gms | German Medical Science

58. Jahrestagung der Deutschen Gesellschaft für Neurochirurgie e. V. (DGNC)

Deutsche Gesellschaft für Neurochirurgie (DGNC) e. V.

26. bis 29.04.2007, Leipzig

Lumbosacral glioblastoma and leptomeningeal gliomatosis complicating the course of a pediatric cervico-thoracic astrocytoma WHO grade II: a case report of a 20-year follow-up

Lumbosakrales Glioblastom und leptomeningeale Aussaat unter Progredienz eines pädiatrischen cervicothorakalen Astrozytoms WHO II°: eine 20-jährige Verlaufsbeobachtung

Meeting Abstract

  • corresponding author D. Klase - Klinik für Neurochirurgie, Universitätsklinikum Schleswig-Holstein, Lübeck
  • S. Gottschalk - Institut für Neuroradiologie, Universitätsklinikum Schleswig-Holstein, Lübeck
  • E. Reusche - Abteilung für Neuropathologie, Campus Lübeck, Universitätsklinikum Schleswig-Holstein, Lübeck
  • A. Giese - Klinik und Poliklinik für Neurochirurgie, Georg-August-Universität Göttingen, Göttingen
  • V. Tronnier - Klinik für Neurochirurgie, Universitätsklinikum Schleswig-Holstein, Lübeck

Deutsche Gesellschaft für Neurochirurgie. 58. Jahrestagung der Deutschen Gesellschaft für Neurochirurgie e.V. (DGNC). Leipzig, 26.-29.04.2007. Düsseldorf: German Medical Science GMS Publishing House; 2007. DocP 032

Die elektronische Version dieses Artikels ist vollständig und ist verfügbar unter:

Veröffentlicht: 11. April 2007

© 2007 Klase et al.
Dieser Artikel ist ein Open Access-Artikel und steht unter den Creative Commons Lizenzbedingungen ( Er darf vervielfältigt, verbreitet und öffentlich zugänglich gemacht werden, vorausgesetzt dass Autor und Quelle genannt werden.



Objective: Pediatric intramedullary spinal cord astrocytomas are rare, comprising approximately thirty-five percent of intraspinal neoplasms. Low-grade gliomas are the most common spinal cord tumors in children and young adults. Outcome for low-grade astrocytomas is better in children than adults, but not as favourable as that of ependymomas. Depending on the patients’ age of diagnosis, the degree of the preoperative motor deficits, the histological differentiation, the long-term survival and the quality of life for pediatric patients with low-grade gliomas treated by complete resection is often superior than in patients receiving subtotal resection and postoperative radiotherapy. In the majority of spinal astrocytomas progressive neurological deficits due to local recurrence limits survival, whereas spinal seeding seems to be very uncommon.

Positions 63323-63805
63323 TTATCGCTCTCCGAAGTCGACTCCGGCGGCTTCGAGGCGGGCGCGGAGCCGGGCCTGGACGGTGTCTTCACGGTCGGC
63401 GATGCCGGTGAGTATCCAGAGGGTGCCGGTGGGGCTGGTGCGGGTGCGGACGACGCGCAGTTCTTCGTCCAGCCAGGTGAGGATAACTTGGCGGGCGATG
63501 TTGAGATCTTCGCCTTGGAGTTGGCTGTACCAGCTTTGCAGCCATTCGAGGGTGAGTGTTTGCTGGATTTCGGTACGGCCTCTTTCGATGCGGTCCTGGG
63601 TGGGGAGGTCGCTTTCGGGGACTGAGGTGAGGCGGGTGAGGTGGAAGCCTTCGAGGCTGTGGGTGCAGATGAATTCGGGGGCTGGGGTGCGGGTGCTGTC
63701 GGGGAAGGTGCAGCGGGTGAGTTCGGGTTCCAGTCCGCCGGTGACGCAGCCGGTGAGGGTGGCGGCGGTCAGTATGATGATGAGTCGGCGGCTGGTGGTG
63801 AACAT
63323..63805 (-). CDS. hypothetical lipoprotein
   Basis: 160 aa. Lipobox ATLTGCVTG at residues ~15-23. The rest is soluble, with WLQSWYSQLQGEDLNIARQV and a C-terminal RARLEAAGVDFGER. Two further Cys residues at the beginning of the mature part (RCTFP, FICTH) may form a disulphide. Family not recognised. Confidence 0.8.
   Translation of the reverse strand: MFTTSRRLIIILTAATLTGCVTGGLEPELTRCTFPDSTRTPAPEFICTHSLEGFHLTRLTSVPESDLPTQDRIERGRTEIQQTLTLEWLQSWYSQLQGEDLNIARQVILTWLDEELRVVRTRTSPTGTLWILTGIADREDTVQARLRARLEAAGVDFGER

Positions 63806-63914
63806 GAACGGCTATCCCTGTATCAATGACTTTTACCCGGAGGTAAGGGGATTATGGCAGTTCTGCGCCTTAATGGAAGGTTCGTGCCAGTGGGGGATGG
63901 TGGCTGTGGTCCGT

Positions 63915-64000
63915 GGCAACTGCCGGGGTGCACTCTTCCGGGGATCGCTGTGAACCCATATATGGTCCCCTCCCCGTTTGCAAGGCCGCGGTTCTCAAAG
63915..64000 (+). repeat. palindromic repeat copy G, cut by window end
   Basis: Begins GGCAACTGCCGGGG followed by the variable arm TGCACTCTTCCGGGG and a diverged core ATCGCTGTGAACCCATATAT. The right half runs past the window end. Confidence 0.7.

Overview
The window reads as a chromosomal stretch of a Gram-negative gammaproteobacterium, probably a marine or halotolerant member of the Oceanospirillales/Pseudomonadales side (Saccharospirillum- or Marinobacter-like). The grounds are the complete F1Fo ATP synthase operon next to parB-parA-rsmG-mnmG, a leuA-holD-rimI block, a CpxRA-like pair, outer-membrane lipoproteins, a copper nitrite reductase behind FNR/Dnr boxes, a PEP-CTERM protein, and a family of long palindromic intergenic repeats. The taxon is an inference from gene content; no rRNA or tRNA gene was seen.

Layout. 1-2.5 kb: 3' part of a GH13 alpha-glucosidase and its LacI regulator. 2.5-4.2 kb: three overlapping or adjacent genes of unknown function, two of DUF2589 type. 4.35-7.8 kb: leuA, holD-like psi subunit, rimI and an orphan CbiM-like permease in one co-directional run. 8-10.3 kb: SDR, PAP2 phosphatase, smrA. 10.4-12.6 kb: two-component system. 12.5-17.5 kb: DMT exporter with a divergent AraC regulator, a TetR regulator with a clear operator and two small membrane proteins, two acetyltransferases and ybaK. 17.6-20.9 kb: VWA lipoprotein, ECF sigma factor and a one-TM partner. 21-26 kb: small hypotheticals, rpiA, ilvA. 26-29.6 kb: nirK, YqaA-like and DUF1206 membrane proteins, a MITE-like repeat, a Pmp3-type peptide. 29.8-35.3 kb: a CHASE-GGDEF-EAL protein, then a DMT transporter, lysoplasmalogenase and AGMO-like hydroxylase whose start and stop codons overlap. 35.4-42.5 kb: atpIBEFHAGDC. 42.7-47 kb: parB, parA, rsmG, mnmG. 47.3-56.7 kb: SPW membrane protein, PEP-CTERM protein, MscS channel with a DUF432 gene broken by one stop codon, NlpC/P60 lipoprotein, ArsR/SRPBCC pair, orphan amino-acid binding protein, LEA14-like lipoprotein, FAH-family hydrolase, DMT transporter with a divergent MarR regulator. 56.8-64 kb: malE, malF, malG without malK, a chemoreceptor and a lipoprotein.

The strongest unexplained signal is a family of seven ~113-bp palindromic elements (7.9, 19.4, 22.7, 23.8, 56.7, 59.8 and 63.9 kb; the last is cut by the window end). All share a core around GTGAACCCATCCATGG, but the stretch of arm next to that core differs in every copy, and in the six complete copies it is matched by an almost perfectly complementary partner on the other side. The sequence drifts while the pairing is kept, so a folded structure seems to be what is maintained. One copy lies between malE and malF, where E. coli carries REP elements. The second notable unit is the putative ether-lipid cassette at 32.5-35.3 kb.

Methods: Here we present an extremely rare case of a female patient operated and irradiated for a low-grade cervical astrocytoma at the age of 18 months who became symptomatic 20 years after initial surgery with amaurosis and neuropathic radicular pain. The ophthalmologic exam showed a prominent papilledema and following lumbar drainage of approximately 200 ml CSF per day the visual acuity improved. A cranial MRI showed signs of a pseudotumor cerebri. A spinal MRI demonstrated slightly gadolinium enhancing nodules in the cervicothoracic medulla. Leptomeningeal contrast enhancement could be demonstrated. The lumbar MRI showed an strongly gadolinium enhancing intradural tumor of the cauda equina.

Results: Because of the inseparably growth pattern of the infiltrating tumor only an extended biopsy was performed and a glioblastoma was diagnosed. Despite ventriculoperitoneal shunting the visual function rapidly deteriorated to amaurosis. The postoperative MRI now was strongly suggestive of progressive lumbar and cerebellar leptomeningeal tumor dissemination. Palliative 30 Gy radiation therapy was administered to the lumbosacral region and a Temozolomid chemotherapy was started. 2 months after diagnosis the patient died with signs of progressive caudal cranial nerve dysfunction.

Conclusions: Anaplastic progression of spinal astrocytomas even two decades after initial diagnosis, resection and irradiation therapy is rare, but may be associated with CSF metastasis. Once local anaplastic progress is documented, MRI follow-up studies should include the whole spinal canal and the neurocranium to detect and possibly treat leptomeningeal dissemination as early as possible.